As the founder of an early-stage company or product, you have a clear vision of the Grand Problem (MVP6) you are solving. But you’re way ahead of your market (or at least you should be).
To be successful, it is your responsibility to chunk up the journey from where the world is now to where you want us to be. How will you release feature sets that take us from what can be delivered today, while communicating the future truth of your vision?
Elon Musk is an entrepreneur who is exceptional at the 3-step MVP process.
- Start with a simple product solving a tiny problem. He launched an electric car, which — in less than 3 years — became the world’s best-selling plug-in electric car.
- Keep iterating, while constantly solving bigger problems. Battery life keeps improving so that cars drive further, performance improves: 60mph in 2.28 seconds, self-driving technology reduces accidents, Tesla Part 2 introduces electric busses and trucks, the Tesla merger with Solar City and the imminent completion of Gigafactory.
- Constantly communicate the vision of the Grand Problem. Musk’s ultimate vision is a planet powered entirely by the sun and eventually multi-planet habitation. He is not the world’s best communicator. Many of his speeches are awkward (he is getting better with time). But he has captured the world’s attention because he constantly communicates his vision, while delivering MVPs along the journey.
Imagine if Musk had started solving his Grand Problem by building Gigafactory (bypassing Tesla and Solar City). He might have launched with an MVP that produces 1 battery per month. His idea would go nowhere, because he hasn’t taken us the journey from where we are now to where he can see we need to be. His MVP would not be viable.
Entrepreneurs very often make the mistake of starting with the Grand Problem. They then deliver an MVP, but the market doesn’t respond because they haven’t taken us on the required journey. The result? An unviable MVP, which often results in a pivot.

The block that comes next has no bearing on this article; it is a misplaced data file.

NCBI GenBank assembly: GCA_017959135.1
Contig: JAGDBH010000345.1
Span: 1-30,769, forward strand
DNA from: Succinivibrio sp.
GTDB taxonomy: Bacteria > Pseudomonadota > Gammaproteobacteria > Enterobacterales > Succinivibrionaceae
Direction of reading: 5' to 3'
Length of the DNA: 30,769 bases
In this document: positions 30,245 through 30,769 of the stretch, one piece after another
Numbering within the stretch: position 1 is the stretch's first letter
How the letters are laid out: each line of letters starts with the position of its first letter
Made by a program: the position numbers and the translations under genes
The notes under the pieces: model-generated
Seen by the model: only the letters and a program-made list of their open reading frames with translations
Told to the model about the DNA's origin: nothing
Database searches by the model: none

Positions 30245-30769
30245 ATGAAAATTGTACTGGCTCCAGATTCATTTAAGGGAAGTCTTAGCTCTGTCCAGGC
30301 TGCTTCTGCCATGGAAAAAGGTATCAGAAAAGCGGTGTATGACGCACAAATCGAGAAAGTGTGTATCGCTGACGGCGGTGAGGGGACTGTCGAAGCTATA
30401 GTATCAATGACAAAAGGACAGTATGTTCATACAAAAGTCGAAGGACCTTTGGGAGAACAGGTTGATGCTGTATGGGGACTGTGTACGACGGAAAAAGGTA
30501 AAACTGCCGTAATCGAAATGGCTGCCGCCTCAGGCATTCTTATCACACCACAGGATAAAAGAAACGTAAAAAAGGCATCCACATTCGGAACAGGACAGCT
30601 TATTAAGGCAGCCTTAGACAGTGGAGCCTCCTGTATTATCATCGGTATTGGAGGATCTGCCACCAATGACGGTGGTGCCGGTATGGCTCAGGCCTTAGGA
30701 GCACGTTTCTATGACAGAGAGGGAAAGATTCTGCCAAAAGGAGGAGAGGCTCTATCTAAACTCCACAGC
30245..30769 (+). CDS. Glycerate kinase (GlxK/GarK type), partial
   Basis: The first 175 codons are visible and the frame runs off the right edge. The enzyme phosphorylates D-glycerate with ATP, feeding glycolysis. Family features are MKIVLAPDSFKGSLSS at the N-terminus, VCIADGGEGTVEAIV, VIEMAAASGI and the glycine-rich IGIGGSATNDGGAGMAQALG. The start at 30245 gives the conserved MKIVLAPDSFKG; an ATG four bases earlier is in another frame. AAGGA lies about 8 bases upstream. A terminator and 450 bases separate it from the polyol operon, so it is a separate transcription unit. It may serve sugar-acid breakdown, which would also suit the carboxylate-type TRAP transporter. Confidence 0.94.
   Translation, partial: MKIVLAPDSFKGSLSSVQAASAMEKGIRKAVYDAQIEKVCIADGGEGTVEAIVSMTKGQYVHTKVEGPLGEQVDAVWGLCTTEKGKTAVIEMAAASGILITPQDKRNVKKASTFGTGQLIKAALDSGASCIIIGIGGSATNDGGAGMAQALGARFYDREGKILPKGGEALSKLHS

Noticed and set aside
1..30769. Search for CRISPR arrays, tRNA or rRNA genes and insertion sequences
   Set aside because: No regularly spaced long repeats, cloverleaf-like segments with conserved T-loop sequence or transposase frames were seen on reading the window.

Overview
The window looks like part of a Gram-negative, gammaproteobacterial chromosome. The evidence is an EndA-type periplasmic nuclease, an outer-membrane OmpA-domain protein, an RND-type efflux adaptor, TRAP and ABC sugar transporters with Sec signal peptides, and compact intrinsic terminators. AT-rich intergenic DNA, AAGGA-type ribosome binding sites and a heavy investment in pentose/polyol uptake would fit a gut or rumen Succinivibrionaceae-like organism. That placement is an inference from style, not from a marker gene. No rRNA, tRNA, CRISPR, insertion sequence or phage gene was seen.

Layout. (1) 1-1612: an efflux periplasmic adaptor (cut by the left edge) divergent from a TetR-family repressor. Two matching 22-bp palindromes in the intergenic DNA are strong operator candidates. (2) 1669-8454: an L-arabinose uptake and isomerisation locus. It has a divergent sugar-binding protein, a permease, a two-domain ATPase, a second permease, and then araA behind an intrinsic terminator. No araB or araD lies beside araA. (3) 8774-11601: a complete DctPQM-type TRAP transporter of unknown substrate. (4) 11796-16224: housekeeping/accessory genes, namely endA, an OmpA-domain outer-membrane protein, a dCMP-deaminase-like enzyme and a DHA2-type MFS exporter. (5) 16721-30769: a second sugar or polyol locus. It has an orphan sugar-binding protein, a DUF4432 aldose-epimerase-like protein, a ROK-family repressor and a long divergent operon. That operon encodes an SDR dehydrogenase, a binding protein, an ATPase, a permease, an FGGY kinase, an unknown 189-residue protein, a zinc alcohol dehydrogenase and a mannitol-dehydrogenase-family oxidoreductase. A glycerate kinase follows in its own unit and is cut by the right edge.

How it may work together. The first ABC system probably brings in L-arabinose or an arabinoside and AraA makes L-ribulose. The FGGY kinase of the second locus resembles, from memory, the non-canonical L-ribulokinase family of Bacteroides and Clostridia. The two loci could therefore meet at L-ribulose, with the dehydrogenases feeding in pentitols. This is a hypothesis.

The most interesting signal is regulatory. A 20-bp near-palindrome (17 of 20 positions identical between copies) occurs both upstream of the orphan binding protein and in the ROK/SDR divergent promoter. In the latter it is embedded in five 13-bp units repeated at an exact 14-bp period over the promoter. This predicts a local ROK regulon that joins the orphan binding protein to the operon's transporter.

Simplified 3-Step MVP Process in Practice
Let’s say that you have launched your product. A handful of customers have signed up for your initial release. Your analytics tell you that there are downloads. But you also notice that engagement sucks. Your financial projections far exceed the usage you anticipated.
Contrary to popular belief, this is usually not a disaster.
The good news is that people will sign up based on some portion of your vision. That’s the first step in validating your market. It’s at this point that the product strategist must get out of the office, talk to customers, and understand the situation:
- Exactly what part of your vision initially captured their attention?
- What exactly makes your product difficult to use in getting towards the vision?
- Is there someone else who is doing this better than you are? How are they doing it differently?
- Is the problem that customers want to solve different to the problem you’re solving?
This is a systematic meaning and sense-making process. It is a scientific process which relies on data and well-defined metrics. But the process is guided by the vision of the artist who imagines a better and more fulfilling future. Not only can the artist see the future, but they can see the path down which we need to travel to get to that future. And they know which MVPs to deliver as stepping stones to move us from here to there.
That is my understanding of what makes a Viable Minimum Viable Product.
Ravi Vadrevu is the CEO & Founder of Kriya— the messaging platform where you instantly hire product contractors that work by the sprint.